Peace that Passes Understanding
Little Known Bible-Based Spiritual Secrets to Peace
Living Philippians 4:7 in the Twenty-First Century
Peace so astonishing and so supernatural that it passes all understanding? Really?
Like you, I want to believe the Bible, but let’s be ruthlessly honest: some Bible thumpers might be off with the fairies, but for those of us continually smashed by the nitty-gritty of earthly reality, doesn’t this seem too good not to be an exaggeration? It’s time to stop lip service to anything that cannot survive life’s wildest storms. Unfathomable peace might be a promise in black and white in a book claiming to be the very word of the God who cannot lie, but is it a realistic expectation for ordinary Christians?
A piercing look at God’s Word exposes as fantasies many guesses as to what divine peace might look and feel like in the midst of severe trauma. Something to raise one’s hopes, however, is that the person chosen to deliver this extraordinary promise of mind-defying peace did not have his head in the clouds. In fact, he kept being pounded by a relentless barrage of harrowing events – petrifying threats, beatings, whippings, stonings, shipwrecks, imprisonments, and so on (2 Corinthians 11:23-28).
Any set of flapping gums, whose life has been shattered by little more traumatic than average life experiences can rave about peace, but a target for unspeakable cruelty belongs in an entirely different class. If anyone should be a contender for the title of Nervous Wreck of the Century, or has earned the right to speak authoritatively to people haunted by the horrors of what is now called Post-Traumatic Stress Disorder, it’s Paul, the harassed and hated torture victim. When someone, who never knew when the next source of terror would hit, speaks of mind-boggling peace, it’s time to take notice.
Paul also speaks much about joy. In fact, Peter, writing to severely persecuted Christians, even said, “you rejoice greatly with joy that is unspeakable and full of glory,” (1 Peter 1:8). Again, that sounds worryingly like hyperbole, but this was not the place for exaggeration. Rather than boasting about what he as a supersaint felt, he was reminding them of what they actually experienced! Peace so otherworldly that it defies human logic is the focus of this webpage, but I find myself unable to avoid mentioning joy from time to time because the two regularly frolic together in uninhibited delight.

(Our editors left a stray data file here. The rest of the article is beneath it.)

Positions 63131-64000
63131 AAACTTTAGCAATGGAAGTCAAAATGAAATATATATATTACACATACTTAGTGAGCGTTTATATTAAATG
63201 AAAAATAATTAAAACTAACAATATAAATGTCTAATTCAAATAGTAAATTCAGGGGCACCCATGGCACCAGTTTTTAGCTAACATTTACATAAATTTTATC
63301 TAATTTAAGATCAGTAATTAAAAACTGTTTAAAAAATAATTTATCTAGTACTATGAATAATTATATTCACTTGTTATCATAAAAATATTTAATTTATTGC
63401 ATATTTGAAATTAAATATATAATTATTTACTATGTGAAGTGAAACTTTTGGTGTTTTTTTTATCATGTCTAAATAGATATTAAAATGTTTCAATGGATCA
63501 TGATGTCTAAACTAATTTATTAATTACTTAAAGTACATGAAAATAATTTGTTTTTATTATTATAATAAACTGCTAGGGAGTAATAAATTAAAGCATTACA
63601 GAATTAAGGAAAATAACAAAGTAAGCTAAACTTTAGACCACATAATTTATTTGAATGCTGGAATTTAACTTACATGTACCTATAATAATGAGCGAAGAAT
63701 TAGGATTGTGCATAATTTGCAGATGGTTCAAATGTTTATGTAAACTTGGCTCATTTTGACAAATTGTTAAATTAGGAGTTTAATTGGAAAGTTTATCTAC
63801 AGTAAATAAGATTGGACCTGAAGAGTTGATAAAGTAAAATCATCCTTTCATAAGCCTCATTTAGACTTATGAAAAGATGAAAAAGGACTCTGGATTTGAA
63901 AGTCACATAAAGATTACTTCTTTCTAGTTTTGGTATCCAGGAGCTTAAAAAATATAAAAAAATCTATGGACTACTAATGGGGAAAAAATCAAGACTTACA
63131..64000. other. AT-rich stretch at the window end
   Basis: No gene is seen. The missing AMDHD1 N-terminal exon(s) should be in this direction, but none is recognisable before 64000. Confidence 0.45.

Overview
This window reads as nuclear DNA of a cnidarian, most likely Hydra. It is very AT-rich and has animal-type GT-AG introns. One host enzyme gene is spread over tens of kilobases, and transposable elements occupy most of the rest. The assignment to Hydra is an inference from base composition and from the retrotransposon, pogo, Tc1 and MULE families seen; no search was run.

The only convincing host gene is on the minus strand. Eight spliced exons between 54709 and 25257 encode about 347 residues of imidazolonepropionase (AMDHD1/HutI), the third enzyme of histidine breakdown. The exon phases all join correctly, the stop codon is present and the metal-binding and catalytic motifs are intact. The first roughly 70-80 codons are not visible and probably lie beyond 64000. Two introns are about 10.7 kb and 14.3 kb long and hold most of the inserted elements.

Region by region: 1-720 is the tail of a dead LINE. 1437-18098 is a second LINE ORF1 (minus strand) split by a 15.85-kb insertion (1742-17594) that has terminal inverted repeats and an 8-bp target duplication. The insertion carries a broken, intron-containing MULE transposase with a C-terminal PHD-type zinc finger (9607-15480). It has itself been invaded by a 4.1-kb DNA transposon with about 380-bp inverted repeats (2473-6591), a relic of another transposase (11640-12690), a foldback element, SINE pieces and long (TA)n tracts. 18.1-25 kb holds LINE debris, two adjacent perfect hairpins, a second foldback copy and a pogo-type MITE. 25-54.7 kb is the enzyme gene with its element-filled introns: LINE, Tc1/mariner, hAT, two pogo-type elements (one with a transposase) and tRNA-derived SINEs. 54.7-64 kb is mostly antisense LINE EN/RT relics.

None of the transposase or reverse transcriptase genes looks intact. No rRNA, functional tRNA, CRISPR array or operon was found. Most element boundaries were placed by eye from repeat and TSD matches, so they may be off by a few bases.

Let me be as blunt as a sledgehammer: almost wherever we go in Christian circles, we find truth, but in the form of sugar-coated fragments. We love them. We gorge ourselves on them until we end up making both ourselves and our Lord (who is the Truth) sick to the stomach. Then we have the audacity to think God has failed, when we are the ones who have failed to understand God’s plans.
Everything seems a hopeless disaster when we are only halfway through God’s thriller. We cannot even conceive of the surprise twist at the end that will send everyone cheering in rapturous awe for all eternity, at how our astonishing Lord turned it all around. Everything seeming hopeless is actually part of God’s glory – just as the spear savagely thrust into Jesus’ side, ending all hope of the faintest beat of life, magnified the glory of Jesus’ resurrection.
The sugar creates false expectations, setting us up for crushing disappointment – like someone assured that success would come thirty years before it does, and that the reward would be ten million dollars, when the real reward is not even money, but something so inconceivable that you wouldn’t trade it for a trillion dollars. A sugar high lulls us into thinking we have God’s plans figured out, when our guesses are actually focused embarrassingly too much on the short-term and the inferior.
Those adding the sugar are usually devout people who have either heard the sweetener repeated so often that they actually believe it, or they genuinely think they are helping God out by making his truth exciting and popular. Sugar-coating a truth makes it so easy to swallow. The downside is that the addition of any sweetener renders it less than 100% pure. That makes it adulterated truth – a part-truth. Unfortunately, part-truths are part-lies.